April 11, 2013 Pious Lies
“The business of earning your daily bread is really sad and wearisome. People come up with the most pious lies about work. It’s just another abominable form of idolatry, a dog licking the rod that beats it: work.” (Luther Blissett, 2004 : Q. Arrow Books: 28).
Recent stories about work have got me thinking about the pious lies we tell each other. The ethical conundrum in these three cases is the way apparently solid and valid opportunities to work disguise the production and reproduction of inequalities of income and opportunity. Moral arguments about the rights and wrongs of ways of arranging work should not rely solely on the calculations of worth measured by $£€.
Neighbours helping neighbours
If there’s something that can be valued then there’s someone who will assign it a value. Whilst the Timebanks use non-monetary value (an hour of ironing is worth an hour of gardening), taskrabbits are there to make money – by underbidding their taskrabbit neighbours for the right to do your chores. And indeed, they will – if one of them is to be believed – find it pleasurable:
“I try to approach many tasks you may find tedious as meditative so will attempt to make data entry and dishes a zen like experience. I feel good about the fact that this job affords me opportunities to perhaps lessen the daily stresses that may be attacking your psyche or at least make them less overwhelming” (Elizabeth, task rabbit from San Francisco).
Task rabbiters will also set up your wireless network, pick up your dry cleaning, and organize a party for you – using their design skills on that party invitation. As an old boss of mine would say during busy times ‘and stick a broom up my arse and I’ll sweep the floor as I go’. Task rabbiting sounds full of pious lies that claim there’s virtue in subservience.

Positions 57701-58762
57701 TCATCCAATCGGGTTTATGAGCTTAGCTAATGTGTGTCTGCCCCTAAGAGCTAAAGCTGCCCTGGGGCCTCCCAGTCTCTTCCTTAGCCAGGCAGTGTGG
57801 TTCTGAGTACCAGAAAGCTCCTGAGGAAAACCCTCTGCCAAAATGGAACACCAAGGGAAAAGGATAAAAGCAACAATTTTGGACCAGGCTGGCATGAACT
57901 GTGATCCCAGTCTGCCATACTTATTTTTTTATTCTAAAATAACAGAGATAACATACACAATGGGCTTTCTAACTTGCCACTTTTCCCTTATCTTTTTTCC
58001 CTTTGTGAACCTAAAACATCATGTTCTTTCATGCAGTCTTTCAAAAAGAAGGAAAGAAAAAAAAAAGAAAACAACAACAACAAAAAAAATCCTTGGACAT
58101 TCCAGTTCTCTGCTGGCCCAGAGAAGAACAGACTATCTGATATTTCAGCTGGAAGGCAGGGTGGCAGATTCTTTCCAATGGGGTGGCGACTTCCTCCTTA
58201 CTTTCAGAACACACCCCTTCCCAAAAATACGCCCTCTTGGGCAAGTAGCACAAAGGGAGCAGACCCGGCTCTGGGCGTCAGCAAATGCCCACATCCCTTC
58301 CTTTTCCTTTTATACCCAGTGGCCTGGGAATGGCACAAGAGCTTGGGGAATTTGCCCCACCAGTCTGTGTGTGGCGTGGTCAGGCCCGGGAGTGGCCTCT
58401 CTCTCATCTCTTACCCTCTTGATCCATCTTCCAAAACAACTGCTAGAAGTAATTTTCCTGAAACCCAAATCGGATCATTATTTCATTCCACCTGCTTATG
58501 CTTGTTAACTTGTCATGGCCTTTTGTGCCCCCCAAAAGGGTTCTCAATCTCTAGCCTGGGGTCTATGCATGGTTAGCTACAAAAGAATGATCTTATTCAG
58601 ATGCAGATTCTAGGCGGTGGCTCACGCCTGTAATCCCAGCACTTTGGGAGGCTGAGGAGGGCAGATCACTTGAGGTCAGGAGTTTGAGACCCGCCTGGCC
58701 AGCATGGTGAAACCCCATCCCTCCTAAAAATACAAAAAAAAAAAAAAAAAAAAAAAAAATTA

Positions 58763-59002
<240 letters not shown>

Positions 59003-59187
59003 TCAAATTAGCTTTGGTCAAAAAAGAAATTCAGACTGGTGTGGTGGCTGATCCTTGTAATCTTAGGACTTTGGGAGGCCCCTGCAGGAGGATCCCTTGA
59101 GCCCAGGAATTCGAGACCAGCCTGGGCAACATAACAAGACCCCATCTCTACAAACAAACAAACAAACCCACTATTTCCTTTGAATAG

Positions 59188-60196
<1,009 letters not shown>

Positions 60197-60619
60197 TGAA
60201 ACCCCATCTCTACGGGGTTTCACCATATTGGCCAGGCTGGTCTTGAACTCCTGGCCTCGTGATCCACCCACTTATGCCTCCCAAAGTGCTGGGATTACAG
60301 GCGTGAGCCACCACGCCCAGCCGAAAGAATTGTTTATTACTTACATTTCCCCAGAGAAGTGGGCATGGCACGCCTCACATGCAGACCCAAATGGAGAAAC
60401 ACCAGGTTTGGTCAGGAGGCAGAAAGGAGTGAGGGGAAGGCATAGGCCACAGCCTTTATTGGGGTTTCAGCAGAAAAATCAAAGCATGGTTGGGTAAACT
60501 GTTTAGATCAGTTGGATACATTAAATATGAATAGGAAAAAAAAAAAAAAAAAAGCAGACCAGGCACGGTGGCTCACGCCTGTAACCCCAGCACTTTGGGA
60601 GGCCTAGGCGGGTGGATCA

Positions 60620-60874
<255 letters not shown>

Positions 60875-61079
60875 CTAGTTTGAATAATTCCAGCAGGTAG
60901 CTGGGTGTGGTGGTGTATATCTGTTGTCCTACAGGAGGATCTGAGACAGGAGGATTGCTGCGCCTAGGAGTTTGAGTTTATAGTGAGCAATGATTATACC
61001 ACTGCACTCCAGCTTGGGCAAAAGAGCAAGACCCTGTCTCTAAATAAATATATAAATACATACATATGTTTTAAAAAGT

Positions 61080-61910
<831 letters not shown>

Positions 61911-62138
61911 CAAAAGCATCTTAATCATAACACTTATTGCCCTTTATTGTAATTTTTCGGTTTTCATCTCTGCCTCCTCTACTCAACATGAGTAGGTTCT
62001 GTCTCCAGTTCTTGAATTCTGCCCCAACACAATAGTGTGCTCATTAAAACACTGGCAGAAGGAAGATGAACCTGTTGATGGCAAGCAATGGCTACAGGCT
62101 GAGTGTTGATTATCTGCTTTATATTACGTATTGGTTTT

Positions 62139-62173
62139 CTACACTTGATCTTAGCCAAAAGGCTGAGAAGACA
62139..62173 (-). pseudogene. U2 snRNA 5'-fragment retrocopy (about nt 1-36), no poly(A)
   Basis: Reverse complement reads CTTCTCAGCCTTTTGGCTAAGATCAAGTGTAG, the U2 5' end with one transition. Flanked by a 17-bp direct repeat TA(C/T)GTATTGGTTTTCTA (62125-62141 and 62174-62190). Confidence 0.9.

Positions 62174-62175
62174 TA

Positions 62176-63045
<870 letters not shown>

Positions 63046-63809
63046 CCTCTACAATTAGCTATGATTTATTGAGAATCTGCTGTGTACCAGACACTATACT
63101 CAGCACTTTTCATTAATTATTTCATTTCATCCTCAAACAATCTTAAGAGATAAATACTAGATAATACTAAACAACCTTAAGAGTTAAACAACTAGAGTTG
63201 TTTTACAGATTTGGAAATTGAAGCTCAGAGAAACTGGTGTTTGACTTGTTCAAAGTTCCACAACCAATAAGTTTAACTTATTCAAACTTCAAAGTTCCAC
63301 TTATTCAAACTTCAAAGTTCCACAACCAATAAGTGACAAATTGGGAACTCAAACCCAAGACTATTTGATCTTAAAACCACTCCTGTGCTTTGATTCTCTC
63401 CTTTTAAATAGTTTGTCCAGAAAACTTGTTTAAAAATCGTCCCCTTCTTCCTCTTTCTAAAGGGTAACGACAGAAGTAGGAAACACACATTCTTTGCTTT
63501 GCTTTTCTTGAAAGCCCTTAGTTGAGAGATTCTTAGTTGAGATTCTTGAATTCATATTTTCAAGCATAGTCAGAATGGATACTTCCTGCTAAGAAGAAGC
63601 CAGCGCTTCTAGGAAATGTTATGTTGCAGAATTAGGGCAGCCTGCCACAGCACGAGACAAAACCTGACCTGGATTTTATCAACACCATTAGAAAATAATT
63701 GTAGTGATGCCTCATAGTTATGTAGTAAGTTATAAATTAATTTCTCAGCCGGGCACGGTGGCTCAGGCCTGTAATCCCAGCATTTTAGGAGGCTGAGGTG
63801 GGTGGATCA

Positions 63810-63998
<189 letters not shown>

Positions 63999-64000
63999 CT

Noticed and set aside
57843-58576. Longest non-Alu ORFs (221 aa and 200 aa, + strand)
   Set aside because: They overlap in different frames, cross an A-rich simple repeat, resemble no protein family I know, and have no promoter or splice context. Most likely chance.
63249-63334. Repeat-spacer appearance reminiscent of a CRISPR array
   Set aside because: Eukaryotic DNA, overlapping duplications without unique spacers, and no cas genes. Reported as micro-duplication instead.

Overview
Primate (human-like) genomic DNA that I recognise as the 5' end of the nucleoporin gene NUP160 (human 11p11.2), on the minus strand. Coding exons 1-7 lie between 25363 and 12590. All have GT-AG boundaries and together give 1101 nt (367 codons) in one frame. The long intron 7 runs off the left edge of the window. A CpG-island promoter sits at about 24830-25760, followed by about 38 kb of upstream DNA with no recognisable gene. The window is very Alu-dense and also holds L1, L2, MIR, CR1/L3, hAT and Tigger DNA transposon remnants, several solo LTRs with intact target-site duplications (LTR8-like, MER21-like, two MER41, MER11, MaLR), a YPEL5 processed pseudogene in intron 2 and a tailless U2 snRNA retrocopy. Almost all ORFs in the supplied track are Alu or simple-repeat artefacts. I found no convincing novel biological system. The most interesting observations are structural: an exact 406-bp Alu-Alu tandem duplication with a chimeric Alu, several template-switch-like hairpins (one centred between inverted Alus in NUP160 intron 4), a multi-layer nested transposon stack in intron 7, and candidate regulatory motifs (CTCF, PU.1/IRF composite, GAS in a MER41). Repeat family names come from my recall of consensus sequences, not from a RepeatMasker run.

A few weeks ago, ‘Bob’, a computer programmer for Verizon caused some amusement in the media for outsourcing his job to a Chinese programmer in order to free himself some time to be on social media, watching videos of cute cats. That’s an idea, you might think. Bob was no-one’s idea of an imaginative entrepreneur, or cunning anti-hero (the investigator described him as a “family man, inoffensive and quiet. Someone you wouldn’t look twice at in an elevator.”) One fifth of Bob’s income went on paying someone else to do his job for him.
For as long as there’s someone with the money to pay and someone with the need to be paid, these things seem like an inevitable application of market principles. As Sandel (2012) gets part way to arguing, just because something can be marketised, doesn’t mean it should be: there are moral principles at stake. Here, that principle is one of recognition for the work, the skill and the expertise that a person has.
A similar ethical principle of effort leading to reward is visible in the recent discussions of workfare, and comparable ethical questions about recognition and redistribution arise. The court case taken out by Cait Reilly and Jamieson Wilson against the UK government scheme of forcing the unemployed to work for no pay was – in part– successful. ‘Voluntary’ workfare schemes are unlawful. But the shameful attempt to avoid returning ‘sanctioned’ benefits taken from the 231,000 forced onto the workfare schemes is a reminder of how deeply felt is the pious belief that such citizens were getting ‘something for nothing’, and how powerful is the discourse of the infernal alternative (the nation’s finances are at stake, after all, there is no alternative).